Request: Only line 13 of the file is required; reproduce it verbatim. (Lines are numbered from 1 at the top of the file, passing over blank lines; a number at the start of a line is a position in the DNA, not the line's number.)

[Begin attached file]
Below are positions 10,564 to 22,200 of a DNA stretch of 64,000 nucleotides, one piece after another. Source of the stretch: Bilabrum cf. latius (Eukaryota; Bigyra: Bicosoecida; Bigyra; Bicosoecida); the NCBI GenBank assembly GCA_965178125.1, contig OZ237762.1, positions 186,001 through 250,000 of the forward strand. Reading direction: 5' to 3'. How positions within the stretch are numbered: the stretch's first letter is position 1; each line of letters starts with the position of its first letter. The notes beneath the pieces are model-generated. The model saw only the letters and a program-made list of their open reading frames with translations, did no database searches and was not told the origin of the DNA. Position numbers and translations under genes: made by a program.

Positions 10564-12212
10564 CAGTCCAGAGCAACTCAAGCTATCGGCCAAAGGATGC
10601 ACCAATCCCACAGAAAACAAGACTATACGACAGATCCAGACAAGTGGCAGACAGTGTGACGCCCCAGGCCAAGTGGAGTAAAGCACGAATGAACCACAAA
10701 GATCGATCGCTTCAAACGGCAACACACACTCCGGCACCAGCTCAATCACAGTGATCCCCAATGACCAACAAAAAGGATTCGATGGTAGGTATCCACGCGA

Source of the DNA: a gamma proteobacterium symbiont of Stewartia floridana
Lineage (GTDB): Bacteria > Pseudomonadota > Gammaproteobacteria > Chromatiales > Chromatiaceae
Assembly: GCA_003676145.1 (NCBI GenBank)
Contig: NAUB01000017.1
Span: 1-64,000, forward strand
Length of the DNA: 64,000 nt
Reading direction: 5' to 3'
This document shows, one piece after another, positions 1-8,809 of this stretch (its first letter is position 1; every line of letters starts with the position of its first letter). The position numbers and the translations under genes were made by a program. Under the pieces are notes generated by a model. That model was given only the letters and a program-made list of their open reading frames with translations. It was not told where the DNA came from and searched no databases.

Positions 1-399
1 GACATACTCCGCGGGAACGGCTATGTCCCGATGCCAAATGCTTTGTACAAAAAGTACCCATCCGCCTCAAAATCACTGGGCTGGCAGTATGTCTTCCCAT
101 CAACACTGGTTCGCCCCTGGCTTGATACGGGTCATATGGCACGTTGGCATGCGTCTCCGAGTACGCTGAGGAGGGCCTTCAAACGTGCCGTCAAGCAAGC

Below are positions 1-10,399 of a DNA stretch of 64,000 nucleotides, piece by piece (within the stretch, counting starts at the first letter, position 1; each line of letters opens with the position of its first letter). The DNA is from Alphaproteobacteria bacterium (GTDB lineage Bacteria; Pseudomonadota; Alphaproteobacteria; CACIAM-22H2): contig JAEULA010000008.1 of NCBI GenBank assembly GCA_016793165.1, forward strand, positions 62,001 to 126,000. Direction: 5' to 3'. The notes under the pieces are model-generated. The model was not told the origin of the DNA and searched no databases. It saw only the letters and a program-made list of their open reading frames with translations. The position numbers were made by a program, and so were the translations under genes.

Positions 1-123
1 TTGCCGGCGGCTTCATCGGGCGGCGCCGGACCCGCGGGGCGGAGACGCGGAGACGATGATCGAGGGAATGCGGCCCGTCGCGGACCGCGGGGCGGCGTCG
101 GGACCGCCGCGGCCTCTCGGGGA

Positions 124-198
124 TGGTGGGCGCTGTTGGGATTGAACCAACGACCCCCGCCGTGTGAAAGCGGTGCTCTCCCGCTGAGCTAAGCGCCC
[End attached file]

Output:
This document shows, one piece after another, positions 1-8,809 of this stretch (its first letter is position 1; every line of letters starts with the position of its first letter). The position numbers and the translations under genes were made by a program. Under the pieces are notes generated by a model. That model was given only the letters and a program-made list of their open reading frames with translations. It was not told where the DNA came from and searched no databases.